the results [of the 1985 study] are not ... convincing... Because only one patient
received the standard therapy, .. (Ware and Epstein, 1985)

Many commentators in fact took this latter view and concluded that

Further randomized clinical trials using concurrent controls and .. randomization

.. will be difficult but remain necessary. (ibid.)

Those taking this second view held that neither the “historically controlled” results
(i.e. the comparison of the mortality rates achieved with ECMO with the historical
mortality rate achieved with conventional treatment) nor the results from this initial
“randomised play the winner” trial had produced any reliable, scientifically-telling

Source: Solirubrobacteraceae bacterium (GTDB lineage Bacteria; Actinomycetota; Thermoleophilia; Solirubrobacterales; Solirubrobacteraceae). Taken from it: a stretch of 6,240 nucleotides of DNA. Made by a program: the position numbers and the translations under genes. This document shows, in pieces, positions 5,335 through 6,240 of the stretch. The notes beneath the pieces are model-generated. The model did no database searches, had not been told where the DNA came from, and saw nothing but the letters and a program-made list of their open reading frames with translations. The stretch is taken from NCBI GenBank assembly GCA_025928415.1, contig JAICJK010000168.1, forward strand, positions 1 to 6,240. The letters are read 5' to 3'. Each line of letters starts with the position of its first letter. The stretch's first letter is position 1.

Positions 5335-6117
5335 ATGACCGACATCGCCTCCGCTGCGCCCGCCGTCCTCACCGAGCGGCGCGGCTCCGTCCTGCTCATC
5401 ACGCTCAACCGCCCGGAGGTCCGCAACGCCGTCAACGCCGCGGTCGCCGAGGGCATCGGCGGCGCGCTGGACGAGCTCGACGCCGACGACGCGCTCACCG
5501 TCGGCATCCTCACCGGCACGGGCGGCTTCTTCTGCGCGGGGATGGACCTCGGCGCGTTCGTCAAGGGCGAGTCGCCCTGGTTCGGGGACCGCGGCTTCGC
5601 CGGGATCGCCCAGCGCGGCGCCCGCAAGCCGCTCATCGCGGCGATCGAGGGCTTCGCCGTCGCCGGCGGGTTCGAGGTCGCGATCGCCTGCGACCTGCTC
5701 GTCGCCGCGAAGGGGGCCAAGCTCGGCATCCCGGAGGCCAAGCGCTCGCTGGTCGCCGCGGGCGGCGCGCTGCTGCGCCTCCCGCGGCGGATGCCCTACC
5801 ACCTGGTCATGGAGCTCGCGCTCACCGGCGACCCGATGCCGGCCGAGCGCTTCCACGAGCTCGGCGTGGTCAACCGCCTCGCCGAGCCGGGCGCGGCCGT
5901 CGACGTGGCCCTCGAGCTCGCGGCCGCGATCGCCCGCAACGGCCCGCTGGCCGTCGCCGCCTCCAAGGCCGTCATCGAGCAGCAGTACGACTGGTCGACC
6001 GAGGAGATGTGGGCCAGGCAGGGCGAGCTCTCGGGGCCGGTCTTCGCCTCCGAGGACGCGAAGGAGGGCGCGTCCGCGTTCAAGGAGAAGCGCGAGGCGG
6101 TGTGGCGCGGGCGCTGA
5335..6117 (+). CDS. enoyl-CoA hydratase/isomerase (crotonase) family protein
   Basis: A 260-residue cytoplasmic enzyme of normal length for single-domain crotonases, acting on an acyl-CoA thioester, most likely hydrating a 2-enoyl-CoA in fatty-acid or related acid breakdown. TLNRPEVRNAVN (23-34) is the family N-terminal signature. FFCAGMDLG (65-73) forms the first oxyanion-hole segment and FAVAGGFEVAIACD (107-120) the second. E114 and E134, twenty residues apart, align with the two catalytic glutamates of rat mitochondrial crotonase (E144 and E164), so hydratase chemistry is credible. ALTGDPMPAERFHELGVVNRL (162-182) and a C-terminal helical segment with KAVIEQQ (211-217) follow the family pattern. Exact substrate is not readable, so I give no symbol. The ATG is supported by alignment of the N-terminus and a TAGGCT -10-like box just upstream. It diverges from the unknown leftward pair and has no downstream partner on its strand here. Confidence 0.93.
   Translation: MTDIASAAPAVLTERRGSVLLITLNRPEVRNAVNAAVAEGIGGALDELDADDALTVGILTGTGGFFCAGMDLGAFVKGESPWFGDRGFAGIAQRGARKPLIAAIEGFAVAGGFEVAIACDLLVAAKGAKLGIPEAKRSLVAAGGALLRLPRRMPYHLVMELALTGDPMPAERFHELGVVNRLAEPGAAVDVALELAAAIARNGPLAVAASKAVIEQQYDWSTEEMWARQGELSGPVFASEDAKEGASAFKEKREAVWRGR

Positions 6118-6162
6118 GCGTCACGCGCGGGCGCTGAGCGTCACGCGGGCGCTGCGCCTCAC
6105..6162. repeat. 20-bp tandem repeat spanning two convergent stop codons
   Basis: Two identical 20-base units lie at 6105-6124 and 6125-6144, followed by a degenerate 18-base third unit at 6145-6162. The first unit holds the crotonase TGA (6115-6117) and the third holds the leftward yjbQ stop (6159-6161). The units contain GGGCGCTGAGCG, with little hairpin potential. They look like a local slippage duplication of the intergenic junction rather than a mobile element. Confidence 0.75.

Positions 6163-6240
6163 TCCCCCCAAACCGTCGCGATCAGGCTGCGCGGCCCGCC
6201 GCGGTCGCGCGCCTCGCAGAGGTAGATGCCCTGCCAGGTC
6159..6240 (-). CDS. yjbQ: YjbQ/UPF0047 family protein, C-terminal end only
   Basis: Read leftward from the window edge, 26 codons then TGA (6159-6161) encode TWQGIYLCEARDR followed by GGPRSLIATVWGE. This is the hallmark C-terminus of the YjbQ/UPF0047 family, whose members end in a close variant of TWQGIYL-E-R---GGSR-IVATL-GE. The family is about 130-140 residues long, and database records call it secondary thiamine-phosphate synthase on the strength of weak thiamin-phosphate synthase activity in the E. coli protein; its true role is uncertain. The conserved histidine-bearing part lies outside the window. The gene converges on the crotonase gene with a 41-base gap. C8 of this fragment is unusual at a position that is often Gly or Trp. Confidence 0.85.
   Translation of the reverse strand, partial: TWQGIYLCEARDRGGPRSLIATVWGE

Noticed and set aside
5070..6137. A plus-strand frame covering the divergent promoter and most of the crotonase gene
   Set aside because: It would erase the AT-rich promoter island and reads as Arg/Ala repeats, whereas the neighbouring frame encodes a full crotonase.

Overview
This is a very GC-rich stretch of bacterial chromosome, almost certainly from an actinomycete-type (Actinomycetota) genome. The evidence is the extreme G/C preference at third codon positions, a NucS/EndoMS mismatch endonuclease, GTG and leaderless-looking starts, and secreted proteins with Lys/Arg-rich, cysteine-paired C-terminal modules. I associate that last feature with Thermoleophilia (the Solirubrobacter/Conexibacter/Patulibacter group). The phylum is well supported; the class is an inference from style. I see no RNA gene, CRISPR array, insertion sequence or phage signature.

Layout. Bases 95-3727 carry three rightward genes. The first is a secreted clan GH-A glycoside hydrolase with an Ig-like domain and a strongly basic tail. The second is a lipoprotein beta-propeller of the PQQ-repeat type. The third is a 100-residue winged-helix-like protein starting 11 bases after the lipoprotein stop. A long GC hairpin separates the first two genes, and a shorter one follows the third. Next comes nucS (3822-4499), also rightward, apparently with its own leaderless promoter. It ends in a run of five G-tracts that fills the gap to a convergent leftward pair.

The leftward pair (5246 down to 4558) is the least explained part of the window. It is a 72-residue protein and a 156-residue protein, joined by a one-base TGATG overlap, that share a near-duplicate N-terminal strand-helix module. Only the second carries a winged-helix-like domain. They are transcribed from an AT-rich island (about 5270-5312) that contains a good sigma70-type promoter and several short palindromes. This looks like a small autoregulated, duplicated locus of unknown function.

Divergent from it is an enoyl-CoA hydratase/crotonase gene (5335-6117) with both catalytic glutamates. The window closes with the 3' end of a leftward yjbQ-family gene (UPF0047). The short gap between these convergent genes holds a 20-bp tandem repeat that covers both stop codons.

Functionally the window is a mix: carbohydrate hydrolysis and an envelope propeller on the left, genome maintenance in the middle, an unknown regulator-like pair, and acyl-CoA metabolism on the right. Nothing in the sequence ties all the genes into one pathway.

information. The Michigan trial had not produced any real evidence because - in
deference to the researchers’ prior convictions - it had not been “properly
randomised”. Indeed, they even imply that such trials and their “historically
controlled” antecedents, have, by encouraging the belief that the new treatment was
effective in the absence of proper scientific validation, made it more difficult to
perform a “proper” RCT: both patients and more especially doctors find it harder

subjectively to take the objectively dictated line of complete agnosticism ahead of
proper evidence. Some such commentators have therefore argued that historical and
non-fully randomised trials should be actively discouraged. (Of course since
historical trials simply happen when some new treatment is tried instead of some
conventional treatment, this really amounts to the suggestion that no publicity should
be given to a new treatment and no claims made about its efficacy ahead of an RCT.)